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Dutch political gridlock deepens as key lawmaker quits Christian Democrat party

·1-min read

AMSTERDAM (Reuters) - An impasse in Dutch politics deepened over the weekend after a key lawmaker quit the Christian Democrats, threatening a split in Prime Minister Mark Rutte's most important possible coalition partner.

Rutte's conservative VVD party finished first in March 17 elections with 21% of the vote, but given the fractured political landscape Rutte needs every member of the centre-right Christian Democrat party and two or possibly three other parties to achieve a majority in parliament.

The lawmaker who quit the party, Pieter Omtzigt, said in a statement he intends to retain his seat.

Omtzigt has proved something of a nemesis for Rutte. An advocate of transparency, he was instrumental in bringing to light a scandal that prompted Rutte's previous government to resign.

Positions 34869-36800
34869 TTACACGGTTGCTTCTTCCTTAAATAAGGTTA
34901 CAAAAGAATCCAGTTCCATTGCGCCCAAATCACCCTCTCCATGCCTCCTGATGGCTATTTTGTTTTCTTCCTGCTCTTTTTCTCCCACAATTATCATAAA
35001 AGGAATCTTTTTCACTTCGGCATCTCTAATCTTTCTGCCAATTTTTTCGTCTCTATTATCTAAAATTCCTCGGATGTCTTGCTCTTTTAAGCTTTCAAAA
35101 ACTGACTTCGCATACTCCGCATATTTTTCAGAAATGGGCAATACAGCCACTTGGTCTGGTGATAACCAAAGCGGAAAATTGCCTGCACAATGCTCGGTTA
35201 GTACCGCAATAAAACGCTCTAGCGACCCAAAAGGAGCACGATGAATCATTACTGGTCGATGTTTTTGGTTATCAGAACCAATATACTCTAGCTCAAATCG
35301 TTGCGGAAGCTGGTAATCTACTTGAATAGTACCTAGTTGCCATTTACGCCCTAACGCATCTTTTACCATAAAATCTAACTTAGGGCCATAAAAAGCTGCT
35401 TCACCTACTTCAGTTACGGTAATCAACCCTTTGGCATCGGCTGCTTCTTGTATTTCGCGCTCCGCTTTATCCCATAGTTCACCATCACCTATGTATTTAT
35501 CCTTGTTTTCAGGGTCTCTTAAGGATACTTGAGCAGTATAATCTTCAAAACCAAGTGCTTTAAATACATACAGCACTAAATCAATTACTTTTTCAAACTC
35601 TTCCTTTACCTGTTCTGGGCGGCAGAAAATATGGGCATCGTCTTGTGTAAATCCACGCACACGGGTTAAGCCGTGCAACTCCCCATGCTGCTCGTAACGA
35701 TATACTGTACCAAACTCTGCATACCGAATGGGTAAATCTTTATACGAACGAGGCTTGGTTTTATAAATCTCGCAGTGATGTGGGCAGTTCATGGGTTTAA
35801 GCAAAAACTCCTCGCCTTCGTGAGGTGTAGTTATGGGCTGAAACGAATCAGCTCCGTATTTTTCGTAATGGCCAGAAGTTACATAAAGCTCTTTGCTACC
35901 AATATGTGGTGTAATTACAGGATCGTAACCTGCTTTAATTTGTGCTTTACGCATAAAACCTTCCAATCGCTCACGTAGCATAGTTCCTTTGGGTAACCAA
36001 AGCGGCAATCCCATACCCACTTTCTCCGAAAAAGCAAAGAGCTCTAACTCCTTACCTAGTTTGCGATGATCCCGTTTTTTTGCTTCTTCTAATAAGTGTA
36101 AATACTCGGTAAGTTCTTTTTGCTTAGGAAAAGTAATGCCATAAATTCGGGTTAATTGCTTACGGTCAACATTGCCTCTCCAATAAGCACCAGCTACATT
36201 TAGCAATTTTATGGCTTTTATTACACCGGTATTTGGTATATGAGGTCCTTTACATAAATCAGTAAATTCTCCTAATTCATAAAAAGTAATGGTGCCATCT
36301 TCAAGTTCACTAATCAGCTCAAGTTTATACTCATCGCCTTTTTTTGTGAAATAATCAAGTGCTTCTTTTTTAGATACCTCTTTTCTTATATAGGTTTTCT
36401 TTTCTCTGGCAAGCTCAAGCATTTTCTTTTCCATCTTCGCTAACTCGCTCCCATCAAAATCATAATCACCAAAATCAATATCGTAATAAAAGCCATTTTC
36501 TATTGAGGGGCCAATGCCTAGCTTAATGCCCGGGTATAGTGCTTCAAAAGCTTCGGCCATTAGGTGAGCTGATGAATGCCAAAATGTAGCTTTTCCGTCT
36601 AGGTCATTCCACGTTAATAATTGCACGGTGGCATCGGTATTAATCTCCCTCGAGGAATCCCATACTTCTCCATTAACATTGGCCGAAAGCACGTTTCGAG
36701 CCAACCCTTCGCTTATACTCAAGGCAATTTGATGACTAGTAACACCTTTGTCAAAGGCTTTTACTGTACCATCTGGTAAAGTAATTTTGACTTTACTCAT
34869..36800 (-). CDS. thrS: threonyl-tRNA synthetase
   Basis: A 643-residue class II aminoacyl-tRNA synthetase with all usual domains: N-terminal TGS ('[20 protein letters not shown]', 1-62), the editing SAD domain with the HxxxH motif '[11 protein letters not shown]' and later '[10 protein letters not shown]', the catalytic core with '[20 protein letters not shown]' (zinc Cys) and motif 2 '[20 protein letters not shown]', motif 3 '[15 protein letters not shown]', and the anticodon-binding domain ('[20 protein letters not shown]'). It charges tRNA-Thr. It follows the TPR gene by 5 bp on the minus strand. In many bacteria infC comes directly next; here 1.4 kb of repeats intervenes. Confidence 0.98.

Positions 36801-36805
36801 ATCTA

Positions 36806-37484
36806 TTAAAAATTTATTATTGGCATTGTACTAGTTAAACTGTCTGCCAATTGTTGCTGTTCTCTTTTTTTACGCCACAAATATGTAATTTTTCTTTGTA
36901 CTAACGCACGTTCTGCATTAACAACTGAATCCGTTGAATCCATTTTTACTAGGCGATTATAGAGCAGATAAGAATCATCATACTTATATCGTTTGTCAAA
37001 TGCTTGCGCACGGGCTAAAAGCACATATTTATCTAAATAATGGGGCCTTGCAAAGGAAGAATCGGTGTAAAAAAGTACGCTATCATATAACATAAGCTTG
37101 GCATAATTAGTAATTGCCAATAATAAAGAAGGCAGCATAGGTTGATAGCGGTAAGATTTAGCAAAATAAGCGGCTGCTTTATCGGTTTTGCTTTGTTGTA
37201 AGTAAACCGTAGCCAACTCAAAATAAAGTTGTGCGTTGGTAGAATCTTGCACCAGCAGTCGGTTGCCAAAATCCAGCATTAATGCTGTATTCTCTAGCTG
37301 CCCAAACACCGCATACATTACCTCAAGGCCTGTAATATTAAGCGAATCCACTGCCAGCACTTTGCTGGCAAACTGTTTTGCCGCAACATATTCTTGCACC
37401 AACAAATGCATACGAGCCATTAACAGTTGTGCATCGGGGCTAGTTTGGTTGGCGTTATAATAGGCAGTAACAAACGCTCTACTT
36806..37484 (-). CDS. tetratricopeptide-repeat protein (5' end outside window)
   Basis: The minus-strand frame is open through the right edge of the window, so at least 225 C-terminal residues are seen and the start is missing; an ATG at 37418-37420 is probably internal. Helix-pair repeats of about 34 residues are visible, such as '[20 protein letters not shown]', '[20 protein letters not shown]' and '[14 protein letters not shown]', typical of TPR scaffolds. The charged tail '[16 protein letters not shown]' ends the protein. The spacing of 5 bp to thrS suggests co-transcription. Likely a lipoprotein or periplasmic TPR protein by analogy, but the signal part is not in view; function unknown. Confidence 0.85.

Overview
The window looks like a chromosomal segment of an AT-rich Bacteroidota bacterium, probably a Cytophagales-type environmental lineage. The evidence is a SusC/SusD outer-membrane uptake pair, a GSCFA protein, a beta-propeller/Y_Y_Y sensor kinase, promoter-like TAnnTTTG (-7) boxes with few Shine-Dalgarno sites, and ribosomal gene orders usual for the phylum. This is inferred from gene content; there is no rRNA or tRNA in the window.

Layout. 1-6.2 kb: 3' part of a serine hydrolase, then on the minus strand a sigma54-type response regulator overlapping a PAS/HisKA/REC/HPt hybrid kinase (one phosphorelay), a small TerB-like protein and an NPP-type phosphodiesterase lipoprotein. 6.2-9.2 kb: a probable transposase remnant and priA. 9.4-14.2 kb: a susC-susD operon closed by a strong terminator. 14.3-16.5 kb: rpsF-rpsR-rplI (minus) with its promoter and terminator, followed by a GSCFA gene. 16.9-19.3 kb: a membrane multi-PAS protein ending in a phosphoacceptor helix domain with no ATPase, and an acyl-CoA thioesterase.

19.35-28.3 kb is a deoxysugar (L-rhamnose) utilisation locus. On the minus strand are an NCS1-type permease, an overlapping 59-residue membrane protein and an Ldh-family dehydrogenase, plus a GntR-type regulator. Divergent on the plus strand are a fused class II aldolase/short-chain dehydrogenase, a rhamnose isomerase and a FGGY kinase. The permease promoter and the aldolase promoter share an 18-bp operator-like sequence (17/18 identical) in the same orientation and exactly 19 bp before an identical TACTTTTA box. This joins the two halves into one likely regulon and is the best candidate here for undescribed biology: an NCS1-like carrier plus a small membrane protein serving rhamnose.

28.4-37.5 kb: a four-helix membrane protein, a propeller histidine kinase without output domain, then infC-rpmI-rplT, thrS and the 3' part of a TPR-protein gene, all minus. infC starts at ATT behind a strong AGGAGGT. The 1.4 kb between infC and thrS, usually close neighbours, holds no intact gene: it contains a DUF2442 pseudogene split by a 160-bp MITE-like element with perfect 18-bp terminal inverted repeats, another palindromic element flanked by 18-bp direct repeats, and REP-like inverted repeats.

When Rutte began talks to form a coalition after the elections, the process quickly ground to a halt after a document emerged showing Rutte had suggested Omtzigt should receive "a function somewhere else", which was widely interpreted as meaning outside Dutch politics.

Rutte initially denied having discussed Omtzigt's position, then was forced to admit he had. In April Rutte narrowly survived a no-confidence vote over the matter and coalition talks have since been mired over how Dutch politics could become more transparent and whether Rutte can continue.

In a snap opinion poll published on Sunday morning by pollster Maurice de Hond, 18% of voters said they would likely vote for Omtzigt if he were to run in new elections.

(Reporting by Toby Sterling; Editing by Frances Kerry)

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